Achievable Goals vs Resolutions
New Year’s resolutions fail. It’s kind of what they do. Why? Well, Americans don’t really understand how to make a quantifiable, achievable goals.
A paltry nine percent of Americans that make resolutions end up keeping them. Worse than that – two out of three people will abandon their resolutions within the first month. Mentally count everyone who has told you their resolution – only one out of ten is likely to keep it.
When discussing financial coaching with potential clients, one of the more difficult skills to cultivate is proper goal-making as a habit. Trackable, measurable goal-setting is an essential skill. Making a monthly spending plan without tracking its execution is a recipe for failure. It’s hard to succeed with money if you have no idea where it’s going.
The same principle can be applied to making other goals and should be. Call it what you want – a resolution, a dream, or a wish. Apply whatever term feels best, but it’s ultimately window dressing. Any vision for the future crafted without a plan to execute it is just that. A vision. It’s imagination.
So instead of making wishes with your New Year resolutions this year, let’s talk about how we can create actual, achievable goals.
Planning Achievable Goals
Crafting realistic resolutions means moving from a vision to reality.
Late author Stephen Covey created a classic book entitled The 7 Habits of Highly Effective People. The book was first written in 1989 but has since sold more than 40 million copies. Inside, Covey discusses what separates successful people from… well, those that aren’t. His discussion about mental paradigms we develop for ourselves should be required reading for anyone looking to improve their outlook from the inside out. Literally.
Among the seven habits, Covey discusses habit number two: Begin with the End in Mind.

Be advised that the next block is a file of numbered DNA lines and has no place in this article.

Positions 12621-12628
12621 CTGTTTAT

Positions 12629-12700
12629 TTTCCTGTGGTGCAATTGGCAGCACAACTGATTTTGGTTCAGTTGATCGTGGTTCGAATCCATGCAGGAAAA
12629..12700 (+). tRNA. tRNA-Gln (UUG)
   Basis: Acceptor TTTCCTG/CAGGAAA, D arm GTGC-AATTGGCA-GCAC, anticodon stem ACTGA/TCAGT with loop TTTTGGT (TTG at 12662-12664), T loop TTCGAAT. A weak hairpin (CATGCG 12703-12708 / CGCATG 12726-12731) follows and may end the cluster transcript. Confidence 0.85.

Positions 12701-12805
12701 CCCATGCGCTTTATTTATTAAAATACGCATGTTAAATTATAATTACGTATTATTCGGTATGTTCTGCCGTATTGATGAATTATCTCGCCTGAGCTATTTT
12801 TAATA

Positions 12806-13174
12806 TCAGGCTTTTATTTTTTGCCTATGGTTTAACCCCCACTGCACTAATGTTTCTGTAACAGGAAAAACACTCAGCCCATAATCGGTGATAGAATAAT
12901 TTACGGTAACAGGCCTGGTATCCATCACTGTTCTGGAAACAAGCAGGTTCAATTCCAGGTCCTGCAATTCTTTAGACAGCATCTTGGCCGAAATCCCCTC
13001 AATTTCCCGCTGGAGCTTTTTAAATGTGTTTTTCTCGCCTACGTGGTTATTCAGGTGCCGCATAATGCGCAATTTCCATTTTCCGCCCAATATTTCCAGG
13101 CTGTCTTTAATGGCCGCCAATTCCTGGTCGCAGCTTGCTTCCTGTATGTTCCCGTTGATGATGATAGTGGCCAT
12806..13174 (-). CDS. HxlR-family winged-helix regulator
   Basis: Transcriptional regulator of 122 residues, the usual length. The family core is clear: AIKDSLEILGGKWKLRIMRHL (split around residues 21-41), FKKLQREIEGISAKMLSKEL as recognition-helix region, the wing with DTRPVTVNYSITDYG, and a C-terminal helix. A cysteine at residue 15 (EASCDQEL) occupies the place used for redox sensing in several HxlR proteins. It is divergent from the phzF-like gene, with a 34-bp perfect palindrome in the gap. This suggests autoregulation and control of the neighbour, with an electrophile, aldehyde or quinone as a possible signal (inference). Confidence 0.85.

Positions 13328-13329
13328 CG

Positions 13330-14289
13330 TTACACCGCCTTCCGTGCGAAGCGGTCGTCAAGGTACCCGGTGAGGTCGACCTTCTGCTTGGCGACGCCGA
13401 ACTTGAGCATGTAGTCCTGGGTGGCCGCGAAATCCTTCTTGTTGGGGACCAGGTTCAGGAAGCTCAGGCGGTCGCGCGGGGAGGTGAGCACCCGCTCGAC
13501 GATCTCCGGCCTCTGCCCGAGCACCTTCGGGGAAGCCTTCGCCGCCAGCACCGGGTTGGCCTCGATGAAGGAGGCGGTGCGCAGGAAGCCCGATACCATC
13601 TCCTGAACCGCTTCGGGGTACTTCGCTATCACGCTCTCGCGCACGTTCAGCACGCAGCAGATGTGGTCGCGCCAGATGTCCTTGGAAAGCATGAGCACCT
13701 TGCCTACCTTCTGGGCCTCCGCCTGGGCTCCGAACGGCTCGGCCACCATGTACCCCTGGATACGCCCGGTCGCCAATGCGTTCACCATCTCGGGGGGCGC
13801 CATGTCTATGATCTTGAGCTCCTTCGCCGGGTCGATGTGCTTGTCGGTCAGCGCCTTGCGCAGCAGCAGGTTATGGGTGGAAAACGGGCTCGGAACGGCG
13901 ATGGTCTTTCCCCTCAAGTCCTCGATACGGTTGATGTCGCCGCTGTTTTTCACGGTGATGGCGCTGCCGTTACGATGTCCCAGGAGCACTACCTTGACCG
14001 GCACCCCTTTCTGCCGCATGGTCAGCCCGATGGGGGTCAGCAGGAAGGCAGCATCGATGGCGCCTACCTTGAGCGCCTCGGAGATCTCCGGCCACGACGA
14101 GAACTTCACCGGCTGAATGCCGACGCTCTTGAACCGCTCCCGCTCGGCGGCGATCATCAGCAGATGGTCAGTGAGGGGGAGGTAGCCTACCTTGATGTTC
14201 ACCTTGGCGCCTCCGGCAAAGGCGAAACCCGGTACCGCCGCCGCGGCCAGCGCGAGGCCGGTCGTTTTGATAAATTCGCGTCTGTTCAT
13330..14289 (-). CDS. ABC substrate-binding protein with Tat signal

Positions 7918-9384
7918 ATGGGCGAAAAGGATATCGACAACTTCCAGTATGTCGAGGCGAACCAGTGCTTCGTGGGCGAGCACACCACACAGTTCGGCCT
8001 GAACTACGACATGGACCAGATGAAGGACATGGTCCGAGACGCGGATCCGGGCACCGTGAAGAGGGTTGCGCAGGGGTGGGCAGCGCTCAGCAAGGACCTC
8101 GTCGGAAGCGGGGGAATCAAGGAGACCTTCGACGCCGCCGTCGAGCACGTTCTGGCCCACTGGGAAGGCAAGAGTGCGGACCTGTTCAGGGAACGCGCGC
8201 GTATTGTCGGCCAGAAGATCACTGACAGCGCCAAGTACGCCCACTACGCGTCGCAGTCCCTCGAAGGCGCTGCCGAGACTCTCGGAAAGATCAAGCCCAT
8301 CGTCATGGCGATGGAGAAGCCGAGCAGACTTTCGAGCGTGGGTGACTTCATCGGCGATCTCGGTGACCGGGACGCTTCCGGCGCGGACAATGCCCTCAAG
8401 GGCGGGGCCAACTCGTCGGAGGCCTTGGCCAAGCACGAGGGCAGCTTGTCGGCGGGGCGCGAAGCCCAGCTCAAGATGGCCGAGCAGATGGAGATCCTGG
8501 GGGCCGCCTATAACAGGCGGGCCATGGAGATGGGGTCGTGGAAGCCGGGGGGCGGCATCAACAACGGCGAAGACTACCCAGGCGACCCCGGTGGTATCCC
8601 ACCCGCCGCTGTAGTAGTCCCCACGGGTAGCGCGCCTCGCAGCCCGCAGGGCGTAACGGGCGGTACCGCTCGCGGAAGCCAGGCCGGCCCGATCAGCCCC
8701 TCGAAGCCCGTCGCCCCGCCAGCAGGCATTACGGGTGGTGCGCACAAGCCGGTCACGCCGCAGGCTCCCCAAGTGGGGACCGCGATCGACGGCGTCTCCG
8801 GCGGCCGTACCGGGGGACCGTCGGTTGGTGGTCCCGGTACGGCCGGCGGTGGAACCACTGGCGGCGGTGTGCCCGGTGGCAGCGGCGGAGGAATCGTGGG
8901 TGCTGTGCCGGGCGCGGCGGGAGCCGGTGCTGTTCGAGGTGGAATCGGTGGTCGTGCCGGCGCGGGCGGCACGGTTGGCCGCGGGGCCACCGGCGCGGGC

In Covey’s mind, all outcomes come into being twice. The first creation is the imagination. This is the envisioning of the end product and is where dreaming takes place. It’s where vision is the greatest and the effort is the least. No work occurs when dreaming.
This is as far as most people take their resolutions – the extent that their imagination takes them. Which is to say, not very far.
But Covey doesn’t stop there. The second creation is the physical act of producing an outcome. If the first creation looks like imagination, the second looks like rolling up our sleeves and getting to work.
Those that produce a vision understand that the process is two-fold. An understanding of the outcome and what is needed to bring it to life comes first. The second is a lot of hard work. Doodling on paper or even designing blueprints does not create a building. Months of physical labor are required to transform an architect’s drawing into a physical reality that can be walked through and lived in.
Achievable goals require effort. Any goal or resolution created worth doing will require effort. But a resolution without any effort is just vision. It’s mere imagination. It’s the first creation and no more than that.
To go any further, we need a plan.
Quantify, Measure, and Track
If you’re anything like the average person, your resolutions are broken because you never set yourself up to achieve them. As discussed in the previous point, a true goal requires a plan of action. Without a plan to produce something, we’re limited to the scope of our imagination to make it happen. That feels good and can be a fun practice, but gets us nowhere.
The secret to creating good, achievable goals really lies in the ability to craft a good plan. But what is a good plan?
To answer that question, let’s first talk about what isn’t a good plan.
If we look at the top New Year’s Resolutions for 2022, we discover a common theme in the top 3 resolutions. Most Americans want to exercise more and lose weight. Both activities are commendable and can result in a healthier lifestyle (those that read The 7 Habits would recognize these as Quadrant 2 activities – important, but not urgent). Both are common resolutions for any year.